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University of Michigan Law School

Minorities

Michigan Journal of International Law

Human Rights Law

Publication Year

Articles 1 - 4 of 4

Full-Text Articles in Law

International Law And Contemporary Slavery: The Long View, Rebecca J. Scott Nov 2017

International Law And Contemporary Slavery: The Long View, Rebecca J. Scott

Michigan Journal of International Law

The three essays in this special issue come together to confirm the value of exploring varying domestic expressions of and adaptations to international legal ideals. In each polity, lawmakers have viewed the terms “slavery” and “slave labor” in part through a domestic historical lens, and have drafted (or failed to draft) legislation accordingly. The United States inherited core concepts dating back to the moment of abolition of chattel slavery, and thus initially built its prohibitions of modern slavery on nineteenth-century rights guarantees and anti-peonage statutes, later reinforced by modern concepts of human trafficking. Having just emerged from a long dictatorship ...


Commentary To Professor Guibernau, Annika Tahvanainen Jan 2004

Commentary To Professor Guibernau, Annika Tahvanainen

Michigan Journal of International Law

Commentary on Professor Montserrat Guibernau's Nations Without States: Political Communities in the Global Age


Freedom And Religious Tolerance In Europe, Peter Juviler Jan 2003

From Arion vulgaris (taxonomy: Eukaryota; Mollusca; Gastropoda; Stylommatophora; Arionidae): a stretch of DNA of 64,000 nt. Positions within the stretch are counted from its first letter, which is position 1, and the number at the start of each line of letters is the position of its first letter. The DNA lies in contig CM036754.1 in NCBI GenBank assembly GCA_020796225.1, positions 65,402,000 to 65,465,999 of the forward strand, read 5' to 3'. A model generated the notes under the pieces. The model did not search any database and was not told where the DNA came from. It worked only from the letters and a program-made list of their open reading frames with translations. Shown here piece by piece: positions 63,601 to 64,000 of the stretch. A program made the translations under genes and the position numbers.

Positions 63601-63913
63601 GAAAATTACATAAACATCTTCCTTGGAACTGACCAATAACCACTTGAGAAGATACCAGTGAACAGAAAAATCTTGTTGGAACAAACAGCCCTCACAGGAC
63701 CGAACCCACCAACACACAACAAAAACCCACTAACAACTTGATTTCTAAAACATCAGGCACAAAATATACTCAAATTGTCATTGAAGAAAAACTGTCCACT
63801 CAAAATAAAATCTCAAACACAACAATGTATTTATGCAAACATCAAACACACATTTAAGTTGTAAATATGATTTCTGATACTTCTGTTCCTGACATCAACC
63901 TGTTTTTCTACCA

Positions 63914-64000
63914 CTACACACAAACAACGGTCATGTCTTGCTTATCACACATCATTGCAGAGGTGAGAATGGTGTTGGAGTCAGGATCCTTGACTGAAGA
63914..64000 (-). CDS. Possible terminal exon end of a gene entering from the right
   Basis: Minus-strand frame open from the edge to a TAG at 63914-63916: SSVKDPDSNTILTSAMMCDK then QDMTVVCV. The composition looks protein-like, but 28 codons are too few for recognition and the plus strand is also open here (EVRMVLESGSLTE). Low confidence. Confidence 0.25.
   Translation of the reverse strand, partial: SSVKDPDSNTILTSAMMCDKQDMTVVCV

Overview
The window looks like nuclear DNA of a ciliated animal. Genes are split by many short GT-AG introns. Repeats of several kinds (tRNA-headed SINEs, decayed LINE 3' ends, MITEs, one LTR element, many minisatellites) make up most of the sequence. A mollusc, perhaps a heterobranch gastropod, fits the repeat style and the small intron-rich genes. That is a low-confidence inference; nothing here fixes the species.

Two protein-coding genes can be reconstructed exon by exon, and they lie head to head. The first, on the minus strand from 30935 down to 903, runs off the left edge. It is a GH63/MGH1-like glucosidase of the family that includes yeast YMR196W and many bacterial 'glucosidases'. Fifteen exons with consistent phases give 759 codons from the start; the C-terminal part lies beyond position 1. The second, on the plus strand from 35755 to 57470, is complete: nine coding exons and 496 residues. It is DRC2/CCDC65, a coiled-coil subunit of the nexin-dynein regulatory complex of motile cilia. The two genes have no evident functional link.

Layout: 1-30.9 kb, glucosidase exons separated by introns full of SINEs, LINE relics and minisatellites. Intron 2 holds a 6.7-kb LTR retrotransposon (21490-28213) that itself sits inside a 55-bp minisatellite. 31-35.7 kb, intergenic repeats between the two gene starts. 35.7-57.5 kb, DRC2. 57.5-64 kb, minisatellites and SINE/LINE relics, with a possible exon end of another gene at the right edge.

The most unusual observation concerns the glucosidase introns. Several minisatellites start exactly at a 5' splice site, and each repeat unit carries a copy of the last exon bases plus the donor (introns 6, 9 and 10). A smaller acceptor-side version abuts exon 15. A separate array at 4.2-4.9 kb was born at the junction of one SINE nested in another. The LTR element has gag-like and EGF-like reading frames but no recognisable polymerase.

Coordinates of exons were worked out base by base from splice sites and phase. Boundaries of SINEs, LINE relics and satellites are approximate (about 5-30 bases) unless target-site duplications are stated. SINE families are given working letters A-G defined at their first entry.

Freedom And Religious Tolerance In Europe, Peter Juviler

Michigan Journal of International Law

Review of Protecting the Human Rights of Religious Minorities in Eastern Europe (Peter Danchin & Elizabeth Cole eds.)


Exiting From The Soviet Union: Emigrés Or Refugees?, Zvi Gitelman Jan 1982

Exiting From The Soviet Union: Emigrés Or Refugees?, Zvi Gitelman

Michigan Journal of International Law

One of the most dramatic developments in the Soviet Union during the past decade has been the mass emigration of citizens, mostly of Jewish, German, and Armenian nationality. Emigration from the USSR had not been permitted, except for a tiny handful, since the early 1920s, although in the aftermath of World War II several hundred thousand Soviet citizens managed to remain in the West. These were either prisoners of war, slave laborers, Nazi collaborators, or simply people who took advantage of wartime chaos to flee the Soviet Union. But between 1971 and the end of 1980, over 300,000 Soviet ...